The Bridge Mountain Arch is a fascinating, yet relatively unknown landmark, easily viewable from the Zion Museum in the main canyon. The hike to the Bridge Mountain Arch is a long, strenuous seldom-done route that starts in the upper East Canyon from Gifford Canyon and makes its way up and down several washes to eventually reach the arch. This is a long and strenuous route with many challenges (including a short technical climb), but the views are very rewarding.
Route Information  Photos

PINE CREEK (Middle Pine Creek)Pine Creek, Zion National Park
Rating: technical canyoneering route. a Zion classictechnical canyoneering route

Pine Creek is one of the most popular technical canyoneering routes in Zion National Park and exemplifies the beauty of subterranean slot canyons. Starting at the Canyon Overlook parking lot and ending at the Route 9 switchbacks in the main canyon, Pine Creek is one of the few beautiful slot canyons that features such easy access. Although it is one of the easier technical canyons in Zion, it is still serious business with several rappels, downclimbs, and many swims through cold water. This route features the beautiful "Cathedral" section (complete with an arch doorway) and the final rappel -- an intimidating 100-ft free rappel.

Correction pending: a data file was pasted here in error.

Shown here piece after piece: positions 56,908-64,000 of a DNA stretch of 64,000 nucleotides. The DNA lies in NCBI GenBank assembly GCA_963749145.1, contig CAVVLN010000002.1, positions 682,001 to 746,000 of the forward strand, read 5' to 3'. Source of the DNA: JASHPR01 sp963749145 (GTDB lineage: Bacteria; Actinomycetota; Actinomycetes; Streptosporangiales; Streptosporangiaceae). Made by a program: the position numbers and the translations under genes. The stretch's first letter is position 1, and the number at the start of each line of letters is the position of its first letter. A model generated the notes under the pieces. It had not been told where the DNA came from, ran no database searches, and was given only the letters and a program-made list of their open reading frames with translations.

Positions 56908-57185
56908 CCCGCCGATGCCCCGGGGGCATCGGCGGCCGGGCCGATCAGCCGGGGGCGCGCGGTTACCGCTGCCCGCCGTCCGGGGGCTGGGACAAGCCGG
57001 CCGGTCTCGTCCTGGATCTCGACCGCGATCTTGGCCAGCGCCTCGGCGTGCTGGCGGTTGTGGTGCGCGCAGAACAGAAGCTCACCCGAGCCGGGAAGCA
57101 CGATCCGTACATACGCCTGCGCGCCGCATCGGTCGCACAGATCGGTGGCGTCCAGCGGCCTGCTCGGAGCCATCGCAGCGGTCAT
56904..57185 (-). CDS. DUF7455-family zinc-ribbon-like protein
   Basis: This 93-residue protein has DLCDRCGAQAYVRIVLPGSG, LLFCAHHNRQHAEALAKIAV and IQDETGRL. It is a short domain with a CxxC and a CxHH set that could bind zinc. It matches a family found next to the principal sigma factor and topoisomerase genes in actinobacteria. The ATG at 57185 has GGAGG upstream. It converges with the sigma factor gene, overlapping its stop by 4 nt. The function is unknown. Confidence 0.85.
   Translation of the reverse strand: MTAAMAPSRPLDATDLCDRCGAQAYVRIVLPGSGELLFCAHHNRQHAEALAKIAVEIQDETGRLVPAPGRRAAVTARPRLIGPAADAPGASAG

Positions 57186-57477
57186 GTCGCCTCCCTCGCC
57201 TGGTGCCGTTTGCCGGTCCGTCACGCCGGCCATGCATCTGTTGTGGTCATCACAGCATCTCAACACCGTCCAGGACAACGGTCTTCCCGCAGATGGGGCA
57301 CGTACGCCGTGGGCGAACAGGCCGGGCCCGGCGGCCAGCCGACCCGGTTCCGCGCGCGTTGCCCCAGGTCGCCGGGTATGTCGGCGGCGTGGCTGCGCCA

Route Information  Photos

UPPER PINE CREEKUpper Pine Creek
Rating: moderately strenuous off-trail hike.

Upper Pine Creek is the large north-south drainage that crosses under Route 9 roughly .4 miles east of the mouth of the Zion-Mt. Carmel Tunnel. This wash runs north from the road for over a mile and a half and makes for a great little half-day stroll in some typically beautiful Upper East Canyon scenery. Note that Upper Pine Creek should not be confused with (Middle) Pine Creek, the technical canyoneering route; this hike is a family-friendly stroll.
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THE EAST TEMPLE LOOPThe East Temple Loop